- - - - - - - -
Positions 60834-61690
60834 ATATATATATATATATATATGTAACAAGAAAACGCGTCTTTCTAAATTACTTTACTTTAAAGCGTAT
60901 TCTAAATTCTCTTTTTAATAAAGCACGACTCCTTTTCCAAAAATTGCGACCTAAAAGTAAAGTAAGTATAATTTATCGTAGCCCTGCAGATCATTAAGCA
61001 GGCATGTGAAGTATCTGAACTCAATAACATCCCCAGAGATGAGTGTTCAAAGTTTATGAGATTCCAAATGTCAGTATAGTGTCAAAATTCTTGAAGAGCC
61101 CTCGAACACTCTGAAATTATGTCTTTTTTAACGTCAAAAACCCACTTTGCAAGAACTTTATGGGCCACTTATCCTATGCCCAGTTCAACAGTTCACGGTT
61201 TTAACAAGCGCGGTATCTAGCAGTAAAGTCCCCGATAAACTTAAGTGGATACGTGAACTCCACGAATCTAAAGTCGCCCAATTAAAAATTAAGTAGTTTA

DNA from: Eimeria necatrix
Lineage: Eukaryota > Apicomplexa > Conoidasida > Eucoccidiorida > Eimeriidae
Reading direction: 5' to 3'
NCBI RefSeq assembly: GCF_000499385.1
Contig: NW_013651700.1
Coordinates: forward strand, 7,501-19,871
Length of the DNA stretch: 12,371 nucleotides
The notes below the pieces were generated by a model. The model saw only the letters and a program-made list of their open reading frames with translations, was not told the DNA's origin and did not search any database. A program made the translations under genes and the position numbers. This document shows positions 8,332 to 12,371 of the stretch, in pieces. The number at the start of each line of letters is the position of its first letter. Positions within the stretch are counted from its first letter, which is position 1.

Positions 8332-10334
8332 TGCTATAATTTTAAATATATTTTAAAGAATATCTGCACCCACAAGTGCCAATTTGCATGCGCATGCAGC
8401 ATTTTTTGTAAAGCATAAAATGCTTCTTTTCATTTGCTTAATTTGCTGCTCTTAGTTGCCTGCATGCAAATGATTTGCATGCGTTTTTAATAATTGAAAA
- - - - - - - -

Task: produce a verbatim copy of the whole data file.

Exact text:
Positions 60834-61690
60834 ATATATATATATATATATATGTAACAAGAAAACGCGTCTTTCTAAATTACTTTACTTTAAAGCGTAT
60901 TCTAAATTCTCTTTTTAATAAAGCACGACTCCTTTTCCAAAAATTGCGACCTAAAAGTAAAGTAAGTATAATTTATCGTAGCCCTGCAGATCATTAAGCA
61001 GGCATGTGAAGTATCTGAACTCAATAACATCCCCAGAGATGAGTGTTCAAAGTTTATGAGATTCCAAATGTCAGTATAGTGTCAAAATTCTTGAAGAGCC
61101 CTCGAACACTCTGAAATTATGTCTTTTTTAACGTCAAAAACCCACTTTGCAAGAACTTTATGGGCCACTTATCCTATGCCCAGTTCAACAGTTCACGGTT
61201 TTAACAAGCGCGGTATCTAGCAGTAAAGTCCCCGATAAACTTAAGTGGATACGTGAACTCCACGAATCTAAAGTCGCCCAATTAAAAATTAAGTAGTTTA

DNA from: Eimeria necatrix
Lineage: Eukaryota > Apicomplexa > Conoidasida > Eucoccidiorida > Eimeriidae
Reading direction: 5' to 3'
NCBI RefSeq assembly: GCF_000499385.1
Contig: NW_013651700.1
Coordinates: forward strand, 7,501-19,871
Length of the DNA stretch: 12,371 nucleotides
The notes below the pieces were generated by a model. The model saw only the letters and a program-made list of their open reading frames with translations, was not told the DNA's origin and did not search any database. A program made the translations under genes and the position numbers. This document shows positions 8,332 to 12,371 of the stretch, in pieces. The number at the start of each line of letters is the position of its first letter. Positions within the stretch are counted from its first letter, which is position 1.

Positions 8332-10334
8332 TGCTATAATTTTAAATATATTTTAAAGAATATCTGCACCCACAAGTGCCAATTTGCATGCGCATGCAGC
8401 ATTTTTTGTAAAGCATAAAATGCTTCTTTTCATTTGCTTAATTTGCTGCTCTTAGTTGCCTGCATGCAAATGATTTGCATGCGTTTTTAATAATTGAAAA